... (Irgendweigewordenseyn). The last, however, presupposes, for every self-consciousness, besides the ego, yet something else from whence the certainty of the same [self-consciousness] exists, and without which self-consciousness would not be just this."[52] Every determinate mode of the sensibility supposes an object, and a relation between the subject and the object, the subjective feeling deriving its determinations from the object. External sensation, the feeling, say of extension and ...
— Christianity and Greek Philosophy • Benjamin Franklin Cocker

... nature works for a determinate end under the direction of a higher agent, whatever is done by nature must needs be traced back to God, as to its first cause. So also whatever is done voluntarily must also be traced back to some higher ...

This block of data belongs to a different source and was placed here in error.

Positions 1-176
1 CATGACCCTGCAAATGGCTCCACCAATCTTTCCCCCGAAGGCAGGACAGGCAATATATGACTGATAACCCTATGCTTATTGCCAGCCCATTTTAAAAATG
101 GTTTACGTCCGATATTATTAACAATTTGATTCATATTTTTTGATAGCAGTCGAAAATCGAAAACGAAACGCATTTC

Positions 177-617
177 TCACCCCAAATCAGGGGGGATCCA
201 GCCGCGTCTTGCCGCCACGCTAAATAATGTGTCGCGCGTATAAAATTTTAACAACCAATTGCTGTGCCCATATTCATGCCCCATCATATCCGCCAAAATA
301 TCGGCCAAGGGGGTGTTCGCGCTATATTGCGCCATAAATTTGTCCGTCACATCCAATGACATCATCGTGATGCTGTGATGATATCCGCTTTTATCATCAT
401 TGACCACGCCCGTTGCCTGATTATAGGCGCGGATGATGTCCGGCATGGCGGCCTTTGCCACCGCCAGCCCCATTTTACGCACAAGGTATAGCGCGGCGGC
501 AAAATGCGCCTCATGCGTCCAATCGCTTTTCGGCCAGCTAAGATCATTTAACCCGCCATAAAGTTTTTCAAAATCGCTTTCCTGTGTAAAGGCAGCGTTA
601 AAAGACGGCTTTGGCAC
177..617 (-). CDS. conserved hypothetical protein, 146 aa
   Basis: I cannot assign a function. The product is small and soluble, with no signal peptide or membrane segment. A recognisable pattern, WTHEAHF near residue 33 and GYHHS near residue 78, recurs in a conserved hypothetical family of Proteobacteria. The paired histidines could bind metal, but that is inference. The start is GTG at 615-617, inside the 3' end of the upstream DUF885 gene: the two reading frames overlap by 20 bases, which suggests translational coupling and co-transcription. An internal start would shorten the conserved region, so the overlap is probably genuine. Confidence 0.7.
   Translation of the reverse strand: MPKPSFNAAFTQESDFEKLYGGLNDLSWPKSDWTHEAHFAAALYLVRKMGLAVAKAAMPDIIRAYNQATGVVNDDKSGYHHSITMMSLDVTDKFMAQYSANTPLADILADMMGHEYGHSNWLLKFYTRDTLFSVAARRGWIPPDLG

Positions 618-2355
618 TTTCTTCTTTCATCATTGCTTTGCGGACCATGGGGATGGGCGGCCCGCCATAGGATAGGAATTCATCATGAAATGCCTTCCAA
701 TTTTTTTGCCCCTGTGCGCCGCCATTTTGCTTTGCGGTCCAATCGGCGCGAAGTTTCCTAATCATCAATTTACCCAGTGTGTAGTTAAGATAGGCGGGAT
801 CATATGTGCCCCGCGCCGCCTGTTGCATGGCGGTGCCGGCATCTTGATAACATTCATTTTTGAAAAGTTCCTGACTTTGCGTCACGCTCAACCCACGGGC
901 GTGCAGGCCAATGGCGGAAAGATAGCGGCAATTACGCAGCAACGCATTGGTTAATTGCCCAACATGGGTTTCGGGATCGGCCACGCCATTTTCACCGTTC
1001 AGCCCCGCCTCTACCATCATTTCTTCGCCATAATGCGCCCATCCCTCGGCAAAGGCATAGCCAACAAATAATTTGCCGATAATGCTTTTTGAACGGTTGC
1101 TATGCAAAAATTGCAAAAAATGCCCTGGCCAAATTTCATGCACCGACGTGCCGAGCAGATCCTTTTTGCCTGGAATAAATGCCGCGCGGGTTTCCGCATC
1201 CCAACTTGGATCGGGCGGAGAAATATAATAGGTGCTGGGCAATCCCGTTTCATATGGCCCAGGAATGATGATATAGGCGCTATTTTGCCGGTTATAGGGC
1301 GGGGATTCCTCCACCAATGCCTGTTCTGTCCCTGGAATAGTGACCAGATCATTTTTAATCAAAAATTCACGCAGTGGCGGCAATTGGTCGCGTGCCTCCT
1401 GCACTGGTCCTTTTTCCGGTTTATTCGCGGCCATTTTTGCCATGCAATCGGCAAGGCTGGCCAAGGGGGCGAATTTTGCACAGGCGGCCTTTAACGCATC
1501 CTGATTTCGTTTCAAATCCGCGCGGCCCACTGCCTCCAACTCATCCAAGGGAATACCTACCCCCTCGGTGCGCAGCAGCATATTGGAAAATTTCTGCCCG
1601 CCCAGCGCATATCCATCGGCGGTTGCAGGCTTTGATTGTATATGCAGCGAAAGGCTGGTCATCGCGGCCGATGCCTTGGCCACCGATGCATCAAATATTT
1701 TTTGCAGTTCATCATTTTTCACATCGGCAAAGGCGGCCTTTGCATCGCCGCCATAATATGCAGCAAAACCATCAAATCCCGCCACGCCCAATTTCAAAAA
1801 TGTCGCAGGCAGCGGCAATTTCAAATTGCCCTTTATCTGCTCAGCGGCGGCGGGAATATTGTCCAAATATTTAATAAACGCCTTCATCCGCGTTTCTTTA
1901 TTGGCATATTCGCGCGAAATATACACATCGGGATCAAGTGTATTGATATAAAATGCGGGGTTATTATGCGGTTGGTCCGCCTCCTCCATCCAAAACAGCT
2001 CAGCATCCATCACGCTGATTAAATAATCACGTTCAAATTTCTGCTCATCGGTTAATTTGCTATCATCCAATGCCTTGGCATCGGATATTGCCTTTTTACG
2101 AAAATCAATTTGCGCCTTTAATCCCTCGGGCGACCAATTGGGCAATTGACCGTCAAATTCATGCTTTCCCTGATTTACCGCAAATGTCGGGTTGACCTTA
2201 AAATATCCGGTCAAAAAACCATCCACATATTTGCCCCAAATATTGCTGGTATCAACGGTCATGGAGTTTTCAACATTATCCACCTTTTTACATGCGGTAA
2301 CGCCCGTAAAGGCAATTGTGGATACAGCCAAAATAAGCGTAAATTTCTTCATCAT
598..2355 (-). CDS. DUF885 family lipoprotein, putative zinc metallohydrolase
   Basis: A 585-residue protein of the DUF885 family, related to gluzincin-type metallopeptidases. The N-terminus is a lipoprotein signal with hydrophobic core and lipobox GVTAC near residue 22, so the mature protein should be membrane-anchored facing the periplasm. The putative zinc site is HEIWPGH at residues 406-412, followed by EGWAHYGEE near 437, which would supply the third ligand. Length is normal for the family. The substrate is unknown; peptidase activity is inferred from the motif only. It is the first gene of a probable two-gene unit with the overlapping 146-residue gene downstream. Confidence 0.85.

— Summa Theologica, Part I (Prima Pars) - From the Complete American Edition • Thomas Aquinas

... outrage, which makes them patient to suffer, and prevents their withdrawing from the power of their tyrants." This indeed is one of the most striking and important instances that can be adduced, of what has been called final causes, the determinate choice of an end, and the skilful adaptation of means to the accomplishment of it. A nation of women, we may confidently say, is as much a chimera, as a nation of two-headed men; and that individual has little acquaintance with herself that knows ...
— A General History and Collection of Voyages and Travels, Volume 14 • Robert Kerr

... She had convictions, and she had the courage to uphold them. She hated shams and hypocrisy with the vigor of Carlyle. The bravery of her public life was matched by the beauty of her private life. Good and Truth were her watchwords. "Good has faculty," says Swedenborg, "but not determinate except by truth. Determinate faculty is actual power." In the dear friend whom we here ...